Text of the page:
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Korean Journal of Metals and Materials > Volume 59(7); 2021 > Article
Hussain, Yang, and Choi: Synthesis of Three-Dimensionally Interconnected Hexagonal Boron Nitride Networked Cu-Ni Composite

Abstract

A three-dimensionally interconnected hexagonal boron nitride (3Di-hBN) networked Cu-Ni (3Di-hBN-Cu-Ni) composite was successfully synthesized in situ using a simple two-step process which involved the compaction of mixed Cu-Ni powders (70 wt.% Cu and 30 wt.% Ni) into a disc followed by metal-organic chemical vapor deposition (MOCVD) at 1000 °C. During MOCVD, the Cu-Ni alloy grains acted as a template for the growth of hexagonal boron nitride (hBN) while decaborane and ammonia were used as precursors for boron and nitrogen, respectively. Boron and nitrogen atoms diffused into the Cu-Ni solution during the MOCVD process and precipitated out along the Cu-Ni interfaces upon cooling, resulting in the formation of the 3Di hBN-Cu-Ni composite. Energy-dispersive spectroscopic analysis confirmed the presence of boron and nitrogen atoms at the interfaces of Cu-Ni alloy grains. Optical microscopy examination indicated that there was a minimum amount of bulk hBN at a certain compaction pressure (280 MPa) and sintering time (30 min). Scanning electron microscopy and transmission electron microscopy revealed that an interconnected network of hBN layers surrounding the Cu-Ni grains developed in the 3Di-hBN-Cu-Ni composite. This 3Di-hBN network is expected to enhance the mechanical, thermal, and chemical properties of the 3Di-hBN-Cu-Ni composite. Moreover, the foam-like 3Di-hBN extracted from 3Di-hBN-Cu-Ni composite could have further applications in the fields of biomedicine and energy storage.

1. Introduction

The development of two-dimensional (2D) materials has opened up the possibilities for their application to improve the properties of metals and alloys [1-8], because 2D materials have the ability to alter the properties of metals at the nanoscale. A single layer of hexagonal boron nitride (hBN) is structurally similar to graphene (carbon system) with the hexagonal lattices occupied by boron and nitrogen atoms. hBN has a lattice parameter of 25 nm and possesses extraordinary properties, including high chemical stability [9], high mechanical strength [9], low density [10], high thermal stability [11], and high thermal shock resistance [12]. These excellent properties can be utilized to improve the performance of various metal matrix composites (MMCs) by constructing three-dimensionally interconnected (3Di) hBN layers in their grain boundaries. Similar approaches have been employed by other researchers, who have used 3D-networked graphene to tailor the properties of MMCs [8,13-15]. For instance, Chen et al. [13] enhanced the yield and tensile strengths of copper by wrapping graphene around copper grains using chemical vapor deposition (CVD). They reported that the graphene acted as a barrier to dislocation movement, and consequently, the elastic modulus and strength were improved. Li et al. [8] reported that Cu-graphene composites had a higher thermal conductivity than pure copper because graphene offered an effective path for heat transfer between the Cu grain boundaries. Other properties, such as corrosion resistance and wear resistance, have also been improved [16,17].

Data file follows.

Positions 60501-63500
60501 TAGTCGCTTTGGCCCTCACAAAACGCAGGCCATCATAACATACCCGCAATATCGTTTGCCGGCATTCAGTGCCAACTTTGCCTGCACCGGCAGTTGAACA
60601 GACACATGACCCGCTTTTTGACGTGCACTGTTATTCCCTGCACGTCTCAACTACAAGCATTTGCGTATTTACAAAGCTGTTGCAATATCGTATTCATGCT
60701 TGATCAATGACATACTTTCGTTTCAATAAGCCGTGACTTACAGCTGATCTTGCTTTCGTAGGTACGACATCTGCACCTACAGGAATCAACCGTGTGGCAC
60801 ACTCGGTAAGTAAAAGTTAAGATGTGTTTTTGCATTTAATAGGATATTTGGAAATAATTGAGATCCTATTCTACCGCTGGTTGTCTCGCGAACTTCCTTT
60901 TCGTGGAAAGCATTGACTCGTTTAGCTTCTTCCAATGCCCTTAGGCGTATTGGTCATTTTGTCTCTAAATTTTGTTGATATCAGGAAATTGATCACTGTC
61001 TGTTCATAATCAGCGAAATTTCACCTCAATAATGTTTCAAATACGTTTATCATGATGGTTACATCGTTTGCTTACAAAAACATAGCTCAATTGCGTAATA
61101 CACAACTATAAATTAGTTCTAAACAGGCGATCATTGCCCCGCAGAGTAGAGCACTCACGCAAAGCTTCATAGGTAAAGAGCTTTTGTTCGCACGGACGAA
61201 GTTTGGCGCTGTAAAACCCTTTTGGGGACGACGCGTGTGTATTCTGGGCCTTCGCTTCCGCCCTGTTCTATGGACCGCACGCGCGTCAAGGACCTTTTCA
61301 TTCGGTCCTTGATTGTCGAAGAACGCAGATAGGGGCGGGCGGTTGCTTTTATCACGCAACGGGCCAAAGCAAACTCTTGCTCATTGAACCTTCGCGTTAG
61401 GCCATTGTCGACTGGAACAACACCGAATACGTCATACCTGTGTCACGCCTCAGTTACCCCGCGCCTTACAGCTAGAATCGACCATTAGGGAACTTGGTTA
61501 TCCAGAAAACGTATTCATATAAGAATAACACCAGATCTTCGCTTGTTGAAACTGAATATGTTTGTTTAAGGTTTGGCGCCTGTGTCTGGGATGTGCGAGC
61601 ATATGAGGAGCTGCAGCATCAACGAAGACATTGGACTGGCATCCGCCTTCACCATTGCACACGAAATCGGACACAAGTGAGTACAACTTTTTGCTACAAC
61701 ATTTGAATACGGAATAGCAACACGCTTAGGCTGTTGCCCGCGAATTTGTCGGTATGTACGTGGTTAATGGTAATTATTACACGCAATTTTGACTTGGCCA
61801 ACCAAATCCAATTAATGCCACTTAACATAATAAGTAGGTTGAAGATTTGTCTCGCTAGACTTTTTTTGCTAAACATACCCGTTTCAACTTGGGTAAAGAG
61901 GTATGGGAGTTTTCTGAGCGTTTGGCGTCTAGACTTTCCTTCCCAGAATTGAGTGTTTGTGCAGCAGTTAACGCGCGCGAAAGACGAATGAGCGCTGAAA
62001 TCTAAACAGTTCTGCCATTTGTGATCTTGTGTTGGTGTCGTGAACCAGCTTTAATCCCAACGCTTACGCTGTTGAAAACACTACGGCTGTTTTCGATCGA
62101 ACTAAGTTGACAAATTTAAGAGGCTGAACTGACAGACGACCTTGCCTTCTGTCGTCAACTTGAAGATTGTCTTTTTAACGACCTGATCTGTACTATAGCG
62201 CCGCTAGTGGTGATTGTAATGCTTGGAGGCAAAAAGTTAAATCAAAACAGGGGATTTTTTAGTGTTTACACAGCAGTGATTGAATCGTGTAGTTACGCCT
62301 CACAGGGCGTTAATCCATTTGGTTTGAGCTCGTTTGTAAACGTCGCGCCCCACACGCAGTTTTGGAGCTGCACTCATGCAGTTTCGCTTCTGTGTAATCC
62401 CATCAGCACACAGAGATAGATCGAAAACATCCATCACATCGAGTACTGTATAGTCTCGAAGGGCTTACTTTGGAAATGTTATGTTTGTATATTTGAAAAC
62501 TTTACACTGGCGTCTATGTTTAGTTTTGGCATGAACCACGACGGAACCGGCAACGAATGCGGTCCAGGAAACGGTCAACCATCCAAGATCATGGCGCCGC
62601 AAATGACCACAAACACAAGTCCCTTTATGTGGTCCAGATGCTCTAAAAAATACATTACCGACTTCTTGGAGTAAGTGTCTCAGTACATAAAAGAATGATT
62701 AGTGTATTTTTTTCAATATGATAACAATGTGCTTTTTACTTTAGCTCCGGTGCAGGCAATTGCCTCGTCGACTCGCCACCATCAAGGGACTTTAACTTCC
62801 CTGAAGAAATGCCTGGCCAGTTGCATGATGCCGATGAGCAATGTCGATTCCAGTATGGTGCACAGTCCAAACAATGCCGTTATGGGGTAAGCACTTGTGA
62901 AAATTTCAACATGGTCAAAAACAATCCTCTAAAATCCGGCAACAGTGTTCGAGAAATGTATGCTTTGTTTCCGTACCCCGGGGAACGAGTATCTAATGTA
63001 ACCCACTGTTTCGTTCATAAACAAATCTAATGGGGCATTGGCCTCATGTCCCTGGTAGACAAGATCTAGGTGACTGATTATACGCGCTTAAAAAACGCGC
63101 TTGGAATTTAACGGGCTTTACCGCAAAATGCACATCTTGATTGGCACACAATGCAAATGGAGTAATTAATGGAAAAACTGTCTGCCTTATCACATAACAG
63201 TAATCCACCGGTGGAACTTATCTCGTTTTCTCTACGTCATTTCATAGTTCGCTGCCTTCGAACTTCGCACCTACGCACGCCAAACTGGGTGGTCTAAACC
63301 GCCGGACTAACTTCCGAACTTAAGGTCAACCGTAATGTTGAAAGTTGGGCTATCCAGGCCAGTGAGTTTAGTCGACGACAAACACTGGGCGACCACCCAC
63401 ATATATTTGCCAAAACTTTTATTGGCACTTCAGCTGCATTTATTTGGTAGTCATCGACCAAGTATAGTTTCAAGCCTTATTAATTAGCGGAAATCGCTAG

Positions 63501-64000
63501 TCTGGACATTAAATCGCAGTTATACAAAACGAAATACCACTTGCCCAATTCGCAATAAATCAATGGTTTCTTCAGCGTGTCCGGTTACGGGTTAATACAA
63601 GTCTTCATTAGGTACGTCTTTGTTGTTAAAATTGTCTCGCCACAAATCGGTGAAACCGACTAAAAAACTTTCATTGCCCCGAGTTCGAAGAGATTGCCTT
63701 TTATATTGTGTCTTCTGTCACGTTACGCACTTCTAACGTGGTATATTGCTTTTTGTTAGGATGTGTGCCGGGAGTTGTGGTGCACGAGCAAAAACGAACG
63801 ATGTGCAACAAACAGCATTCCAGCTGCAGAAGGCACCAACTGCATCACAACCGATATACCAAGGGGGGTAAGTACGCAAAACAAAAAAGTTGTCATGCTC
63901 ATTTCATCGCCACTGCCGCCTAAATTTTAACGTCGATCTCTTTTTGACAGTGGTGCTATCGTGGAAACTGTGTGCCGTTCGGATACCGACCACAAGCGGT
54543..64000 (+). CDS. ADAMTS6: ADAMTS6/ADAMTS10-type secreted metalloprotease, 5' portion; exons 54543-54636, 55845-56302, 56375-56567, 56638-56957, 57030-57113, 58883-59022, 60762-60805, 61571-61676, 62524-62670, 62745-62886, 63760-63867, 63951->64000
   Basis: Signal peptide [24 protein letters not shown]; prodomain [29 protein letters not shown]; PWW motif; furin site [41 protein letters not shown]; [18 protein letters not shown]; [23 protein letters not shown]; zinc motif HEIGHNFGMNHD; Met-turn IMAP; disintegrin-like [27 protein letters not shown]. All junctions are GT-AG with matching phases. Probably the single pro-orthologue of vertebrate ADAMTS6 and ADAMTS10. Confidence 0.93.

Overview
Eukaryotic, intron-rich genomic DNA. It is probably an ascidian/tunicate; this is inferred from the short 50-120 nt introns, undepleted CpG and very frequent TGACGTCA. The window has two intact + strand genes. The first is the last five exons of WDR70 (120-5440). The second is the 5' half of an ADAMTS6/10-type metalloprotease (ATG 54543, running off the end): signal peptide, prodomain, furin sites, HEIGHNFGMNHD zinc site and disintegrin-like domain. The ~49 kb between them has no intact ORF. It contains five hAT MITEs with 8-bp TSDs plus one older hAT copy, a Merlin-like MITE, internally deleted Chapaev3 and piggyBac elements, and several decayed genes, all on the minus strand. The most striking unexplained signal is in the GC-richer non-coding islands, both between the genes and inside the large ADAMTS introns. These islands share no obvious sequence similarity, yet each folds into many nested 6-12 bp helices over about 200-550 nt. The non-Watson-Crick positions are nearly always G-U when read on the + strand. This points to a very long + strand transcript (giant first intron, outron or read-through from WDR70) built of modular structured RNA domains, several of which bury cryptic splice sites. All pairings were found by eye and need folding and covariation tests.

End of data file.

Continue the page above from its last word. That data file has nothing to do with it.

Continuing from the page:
Because of its structure similarity to graphene, introducing the hBN into metal matrices can result in similar effects. Several researchers have used boron nitride nanoparticles to enhance the strength, hardness, wear, and corrosion resistance of metallic alloys [18-22]. For instance, the microstructure and properties of BN/Ni-Cu composites fabricated by powder technology were reported by Tantaway et al. [23]. They found that the BN content led to a decrease in density and an increase in the hardness, electrical resistivity, and saturation magnetization of the composite. Omayma et al. [10] fabricated Cu/hBN nanocomposites by the PM route, in which powder mixtures of Cu and hBN were compacted and sintered at various temperatures ranging from 950 °C to 1000 °C. They found that the physical, mechanical and tribological properties of the composite were influenced by the hBN. However, we have not found any published studies in which metal matrices were reinforced by a 3Di network of hBN layers.
Recently, various techniques have been utilized to fabricate reinforced MMCs by incorporating graphene. For instance, Xiong et al. [24] introduced graphene in Cu by the reduction of reduced graphene oxide through sintering. Similarly, ball milling, molecular-level synthesis, spark plasma sintering, and epitaxial growth have been used to improve the strength of composites, employing graphene as a reinforcement [13, 25-28]. However, each of the these strengthening techniques has some limitations. For instance, ball milling and molecular-level mixing may allow a uniform dispersion of the reinforcement material but may impart structural defects due to shear stress and contamination during the fabrication process [29]. A well-ordered/-aligned, uniformly dispersed, and continuous graphene network is essential to attain the best reinforcement results [13]. Kawk et al. [30] introduced a simple, economically efficient two-step process with the potential to deliver better-quality products with uniformly dispersed and continuous graphene networks.